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Compliance. It isn’t a pretty word. But if your organization isn’t GDPR-compliant by May 25, 2018, the ramifications could get very ugly.

With a little over a few weeks to go until GDPR graduates from proposal to regulation, the deadline for compliance edges ever closer. The consequence of non-observance is severe with financial penalties, bans on data processing and immense reputational damage lying in wait for those organizations who don’t plan correctly.

And what’s more, even if your compliance procedures and processes are watertight, are your sure your supply chains are? It’s critical you audit any third parties who process your data as all it takes is for one lax data processing partner to drag you down.

With that in mind, we’ve created a handy checklist to help you recognize where you stand and what, if anything, you might still have to do.

1) The Audit

This should be top of anyone’s list, regardless of your type of business. The first step to GDPR compliance is understanding what kind of data you hold. How did you source it? What is it used for? Who has access to it? These are all questions you need to ask. And now.

2) Your Privacy Policy

Updating your privacy policy should be another priority task. GDPR dictates that you make individuals aware of what you intend to do with their data. Informing them of the lawful basis that your collection is made under is also required, as well as letting them know of their right to complain if their data is used inappropriately.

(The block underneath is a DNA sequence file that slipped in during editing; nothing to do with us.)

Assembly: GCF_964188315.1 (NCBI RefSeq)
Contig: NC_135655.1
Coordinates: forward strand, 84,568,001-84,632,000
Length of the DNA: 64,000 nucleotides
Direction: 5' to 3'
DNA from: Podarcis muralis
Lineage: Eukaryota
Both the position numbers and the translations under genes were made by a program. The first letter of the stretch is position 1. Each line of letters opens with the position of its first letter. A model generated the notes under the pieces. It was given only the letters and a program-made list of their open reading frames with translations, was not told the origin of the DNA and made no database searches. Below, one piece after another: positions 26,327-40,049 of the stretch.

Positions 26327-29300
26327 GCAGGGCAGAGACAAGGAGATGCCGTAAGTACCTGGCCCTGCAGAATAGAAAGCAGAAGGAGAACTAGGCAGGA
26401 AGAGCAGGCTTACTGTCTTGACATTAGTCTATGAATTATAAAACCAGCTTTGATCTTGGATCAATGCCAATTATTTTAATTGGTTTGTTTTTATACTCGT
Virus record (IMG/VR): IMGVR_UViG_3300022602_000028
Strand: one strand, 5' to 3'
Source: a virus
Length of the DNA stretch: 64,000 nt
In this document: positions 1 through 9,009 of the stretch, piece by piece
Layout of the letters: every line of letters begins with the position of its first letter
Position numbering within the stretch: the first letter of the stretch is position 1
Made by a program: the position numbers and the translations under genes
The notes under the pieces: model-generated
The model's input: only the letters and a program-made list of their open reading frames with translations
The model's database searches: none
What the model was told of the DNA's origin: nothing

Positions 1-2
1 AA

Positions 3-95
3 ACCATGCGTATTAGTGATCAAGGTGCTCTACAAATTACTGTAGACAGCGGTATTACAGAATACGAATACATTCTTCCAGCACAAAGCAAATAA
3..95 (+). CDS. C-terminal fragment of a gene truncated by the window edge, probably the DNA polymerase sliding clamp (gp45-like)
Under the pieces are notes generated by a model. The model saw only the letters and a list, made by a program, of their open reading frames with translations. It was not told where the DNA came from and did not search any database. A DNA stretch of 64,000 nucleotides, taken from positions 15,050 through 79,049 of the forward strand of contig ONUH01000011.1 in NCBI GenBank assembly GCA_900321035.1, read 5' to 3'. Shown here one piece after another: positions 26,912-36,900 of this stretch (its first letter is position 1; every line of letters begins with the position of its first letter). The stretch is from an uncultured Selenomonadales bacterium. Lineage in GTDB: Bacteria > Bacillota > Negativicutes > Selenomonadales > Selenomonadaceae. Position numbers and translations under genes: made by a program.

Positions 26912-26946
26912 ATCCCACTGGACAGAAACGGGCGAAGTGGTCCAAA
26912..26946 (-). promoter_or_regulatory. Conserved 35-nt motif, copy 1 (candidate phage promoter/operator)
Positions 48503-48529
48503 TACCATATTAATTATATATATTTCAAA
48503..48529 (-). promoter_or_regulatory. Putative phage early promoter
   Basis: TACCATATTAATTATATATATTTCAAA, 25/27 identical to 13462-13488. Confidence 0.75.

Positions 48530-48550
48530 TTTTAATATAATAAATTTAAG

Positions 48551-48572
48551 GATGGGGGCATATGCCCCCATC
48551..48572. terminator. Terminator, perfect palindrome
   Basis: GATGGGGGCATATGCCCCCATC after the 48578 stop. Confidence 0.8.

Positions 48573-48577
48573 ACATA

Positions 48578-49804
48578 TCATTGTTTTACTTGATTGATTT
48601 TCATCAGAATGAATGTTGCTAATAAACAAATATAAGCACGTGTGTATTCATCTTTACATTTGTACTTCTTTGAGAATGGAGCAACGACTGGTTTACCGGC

3) Data Protection Officer

Have you appointed a Data Protection Officer (DPO) yet? If you’re a public authority, then a DPO is a requisite ahead of GDPR. And even if you’re not, it’s wise to appoint somebody to be responsible for your data collection policies and procedures. Without this figurehead, your data ship will sail without a captain.

4) Request processes

Being prepared for GDPR means having the processes in place after GDPR lands. You need to make sure you have the right procedures in place to deal with any requests for the data you hold on individuals. Also, be prepared to be asked to delete data. If that’s news to you, then it’s time to map that process.

5) Data breaches

How organizations react to data breaches is another GDPR game-changer. Applied to both accidental and deliberate breaches, data breaches must be reported, in almost all cases, to the Information Commissioner’s Office (ICO) within 72 hours. Are you set up to spot a breach and report within that timeframe?

6) International requirements

If you’re a business who participate in cross-border data processing, then you’ll need to know who your data protection authority is. In the large majority of cases, this is where your EU HQ is based or where decisions about data processing take place. Plan ahead work out who you need to report to.

If you’d like more information about GDPR and the plans you need to put in place in order to ensure compliance visit our GDPR specific page: mapp.com/gdpr